Perhaps all of us know the classic European tale of Cinderella. Her name can be broken down into cinder meaning ashes and ella (puella) – meaning little girl to literally mean little girl of the ashes. 8 We know that in the end of the story, Cinderella becomes a beautiful princess who marries prince charming. But, before she can become that princess, she must first go through the ashes. And in the story, there is a dramatic moment when the prince, who has been searching for the beautiful girl he danced with at the ball, discovers Cinderella, who is that girl, in the rags and ashes of her servitude to an evil stepfamily. But the prince is not deterred by her humble and lowly place. In fact, he is able to look through it to see the beautiful woman she is. He can see the beauty beyond the ashes.

On this Ash Wednesday and throughout the season of Lent, this is what we do. As the bride of Christ, we expose ourselves and come honestly before Christ our bridegroom who has searched us and knows us. And He, who is filled with abundant mercy and steadfast love, sees that we are covered in ashes of sin, brokenness and humility and yet, He says that we are beautiful. And Christ sees, and he shapes, and molds us into the beauty that comes from ashes.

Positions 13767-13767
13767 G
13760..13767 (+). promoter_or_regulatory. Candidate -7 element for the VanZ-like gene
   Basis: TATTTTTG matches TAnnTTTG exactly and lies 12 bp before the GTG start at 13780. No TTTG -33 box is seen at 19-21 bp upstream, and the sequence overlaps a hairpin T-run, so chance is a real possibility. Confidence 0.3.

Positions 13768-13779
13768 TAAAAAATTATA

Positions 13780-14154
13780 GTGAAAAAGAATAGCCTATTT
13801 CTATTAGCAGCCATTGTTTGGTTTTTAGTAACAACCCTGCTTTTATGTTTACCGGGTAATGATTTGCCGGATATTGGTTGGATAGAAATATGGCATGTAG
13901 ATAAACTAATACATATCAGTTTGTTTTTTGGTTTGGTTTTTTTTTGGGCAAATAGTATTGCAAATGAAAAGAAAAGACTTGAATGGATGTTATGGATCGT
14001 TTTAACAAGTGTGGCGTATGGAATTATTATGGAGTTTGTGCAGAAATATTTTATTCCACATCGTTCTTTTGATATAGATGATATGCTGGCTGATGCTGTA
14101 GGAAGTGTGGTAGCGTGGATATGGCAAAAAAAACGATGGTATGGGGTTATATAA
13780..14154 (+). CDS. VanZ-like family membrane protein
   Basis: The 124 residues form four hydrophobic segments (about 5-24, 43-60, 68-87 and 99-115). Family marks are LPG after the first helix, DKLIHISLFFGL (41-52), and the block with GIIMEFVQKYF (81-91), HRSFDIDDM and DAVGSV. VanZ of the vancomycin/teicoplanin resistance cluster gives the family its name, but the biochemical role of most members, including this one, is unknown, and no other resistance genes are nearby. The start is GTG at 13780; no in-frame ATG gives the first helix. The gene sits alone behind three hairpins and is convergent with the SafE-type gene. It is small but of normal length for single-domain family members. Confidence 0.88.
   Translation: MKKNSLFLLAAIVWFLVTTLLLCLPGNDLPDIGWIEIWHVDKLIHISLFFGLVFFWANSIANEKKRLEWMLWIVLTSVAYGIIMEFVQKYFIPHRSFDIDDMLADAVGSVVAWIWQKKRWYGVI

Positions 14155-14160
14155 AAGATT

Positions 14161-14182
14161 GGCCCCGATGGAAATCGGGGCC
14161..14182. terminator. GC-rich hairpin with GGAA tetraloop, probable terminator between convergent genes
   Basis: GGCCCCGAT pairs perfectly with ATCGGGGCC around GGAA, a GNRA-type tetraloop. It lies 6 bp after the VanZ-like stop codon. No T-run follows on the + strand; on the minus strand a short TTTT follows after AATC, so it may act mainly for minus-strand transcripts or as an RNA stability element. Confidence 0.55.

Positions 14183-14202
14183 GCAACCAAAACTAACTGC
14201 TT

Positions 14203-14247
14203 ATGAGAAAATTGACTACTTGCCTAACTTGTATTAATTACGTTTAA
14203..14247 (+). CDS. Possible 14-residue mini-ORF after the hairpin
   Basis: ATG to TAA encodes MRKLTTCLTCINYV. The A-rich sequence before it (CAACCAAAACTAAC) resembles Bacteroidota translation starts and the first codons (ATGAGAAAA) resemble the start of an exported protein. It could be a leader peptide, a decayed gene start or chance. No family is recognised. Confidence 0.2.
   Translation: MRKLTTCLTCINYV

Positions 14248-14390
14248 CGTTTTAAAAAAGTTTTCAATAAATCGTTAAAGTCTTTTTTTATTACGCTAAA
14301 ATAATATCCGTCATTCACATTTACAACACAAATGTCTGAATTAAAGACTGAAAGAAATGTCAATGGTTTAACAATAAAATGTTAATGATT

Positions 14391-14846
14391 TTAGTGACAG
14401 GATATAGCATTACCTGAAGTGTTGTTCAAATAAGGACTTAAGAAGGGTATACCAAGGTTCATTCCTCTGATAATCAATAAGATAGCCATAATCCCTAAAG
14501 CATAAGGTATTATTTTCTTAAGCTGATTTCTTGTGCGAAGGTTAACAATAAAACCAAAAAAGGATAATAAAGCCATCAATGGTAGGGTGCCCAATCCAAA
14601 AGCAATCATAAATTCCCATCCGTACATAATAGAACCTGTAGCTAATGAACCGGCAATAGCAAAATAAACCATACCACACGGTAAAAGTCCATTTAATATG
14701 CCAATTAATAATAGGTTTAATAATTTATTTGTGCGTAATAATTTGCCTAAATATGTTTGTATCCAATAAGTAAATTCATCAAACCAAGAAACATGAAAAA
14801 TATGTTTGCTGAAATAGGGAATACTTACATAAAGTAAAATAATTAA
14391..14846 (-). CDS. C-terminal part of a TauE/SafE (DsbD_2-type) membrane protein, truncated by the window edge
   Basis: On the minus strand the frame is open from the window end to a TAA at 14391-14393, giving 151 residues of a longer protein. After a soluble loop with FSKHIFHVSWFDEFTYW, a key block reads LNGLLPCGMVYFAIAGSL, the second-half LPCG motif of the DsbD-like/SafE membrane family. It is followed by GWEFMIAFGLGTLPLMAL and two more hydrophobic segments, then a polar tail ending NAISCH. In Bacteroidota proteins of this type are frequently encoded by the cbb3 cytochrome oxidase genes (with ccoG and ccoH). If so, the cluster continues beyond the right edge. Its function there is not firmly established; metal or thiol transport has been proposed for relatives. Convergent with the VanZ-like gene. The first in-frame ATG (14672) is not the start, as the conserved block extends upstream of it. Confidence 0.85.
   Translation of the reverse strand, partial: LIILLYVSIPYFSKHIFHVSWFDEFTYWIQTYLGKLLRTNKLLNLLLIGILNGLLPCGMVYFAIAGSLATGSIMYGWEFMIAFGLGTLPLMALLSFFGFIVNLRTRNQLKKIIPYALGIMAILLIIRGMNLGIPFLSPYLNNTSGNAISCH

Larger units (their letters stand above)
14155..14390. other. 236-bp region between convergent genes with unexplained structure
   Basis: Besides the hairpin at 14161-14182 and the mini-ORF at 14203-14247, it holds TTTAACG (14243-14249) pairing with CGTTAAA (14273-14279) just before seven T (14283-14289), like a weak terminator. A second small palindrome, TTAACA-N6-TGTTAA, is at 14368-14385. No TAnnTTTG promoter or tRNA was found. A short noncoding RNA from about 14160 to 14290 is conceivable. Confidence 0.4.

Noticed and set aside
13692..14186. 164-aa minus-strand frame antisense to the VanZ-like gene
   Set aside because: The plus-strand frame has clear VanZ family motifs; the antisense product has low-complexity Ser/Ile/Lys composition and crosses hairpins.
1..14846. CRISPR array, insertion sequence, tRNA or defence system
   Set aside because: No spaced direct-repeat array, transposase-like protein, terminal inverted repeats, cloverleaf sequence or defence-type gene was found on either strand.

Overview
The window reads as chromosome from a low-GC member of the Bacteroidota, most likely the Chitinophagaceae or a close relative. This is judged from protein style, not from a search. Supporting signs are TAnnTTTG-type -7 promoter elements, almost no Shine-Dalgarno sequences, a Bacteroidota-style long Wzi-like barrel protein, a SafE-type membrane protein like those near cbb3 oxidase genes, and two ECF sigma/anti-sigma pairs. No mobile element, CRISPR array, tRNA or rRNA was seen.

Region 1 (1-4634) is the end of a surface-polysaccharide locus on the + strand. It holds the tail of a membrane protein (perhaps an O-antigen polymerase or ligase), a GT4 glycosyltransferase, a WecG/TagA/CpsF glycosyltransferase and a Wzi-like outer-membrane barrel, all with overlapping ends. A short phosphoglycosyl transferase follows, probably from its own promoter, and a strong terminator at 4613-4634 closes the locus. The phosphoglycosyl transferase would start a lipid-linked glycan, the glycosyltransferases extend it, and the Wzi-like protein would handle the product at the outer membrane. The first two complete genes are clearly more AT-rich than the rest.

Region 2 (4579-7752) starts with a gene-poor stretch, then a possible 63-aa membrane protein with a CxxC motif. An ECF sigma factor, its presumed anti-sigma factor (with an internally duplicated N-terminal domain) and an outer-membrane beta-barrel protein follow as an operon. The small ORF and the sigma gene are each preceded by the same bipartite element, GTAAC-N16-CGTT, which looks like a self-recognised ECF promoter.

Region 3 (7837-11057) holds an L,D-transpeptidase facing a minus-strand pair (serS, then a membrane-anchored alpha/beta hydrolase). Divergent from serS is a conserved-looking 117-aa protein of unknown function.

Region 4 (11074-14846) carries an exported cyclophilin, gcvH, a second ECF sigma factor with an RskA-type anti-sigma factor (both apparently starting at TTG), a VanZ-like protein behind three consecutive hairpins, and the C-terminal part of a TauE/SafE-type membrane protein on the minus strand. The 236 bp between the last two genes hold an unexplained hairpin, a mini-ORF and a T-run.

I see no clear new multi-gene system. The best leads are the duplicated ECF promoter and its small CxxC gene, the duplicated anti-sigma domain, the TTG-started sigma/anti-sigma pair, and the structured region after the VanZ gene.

On Ash Wednesday and in the season of Lent, we drop the pretense. We don’t try to manage any perceptions. We humbly and honestly dwell in the presence of the almighty God who says, “I Am who I Am” 9 and we say with simple sincerity “This is who I am. I long to be more like who you are.” This is what it means to confess.

Like David, we pray, “God instead of offering up a long list sacrifices that might look more like New Year’s resolutions, I give you my heart – my broken spirit and my contrite heart. God, you desire for us to come to a place where you can mold us, shape us, and recreate us for your glory. It is a place of dust. And so here we are, O Lord. Have us. And let us be amazed at what you can do with dust.” 


1:  Adapted from a prayer of Charles Wesley.

2: 1 Samuel 13:14

3: John 7:42

4: 2 Samuel 11

5: 2 Samuel 12

6: Bian Erickson, Feasting On The Word, Year B, Volume 2 (Louisville; Westminster John Knox Press, 2008), 13.

7: Isaiah 61:3

8: Ronald Rolheiser, God For Us: Rediscovering The Meaning of Lent and Easter, xiii.

9: Exodus 3:14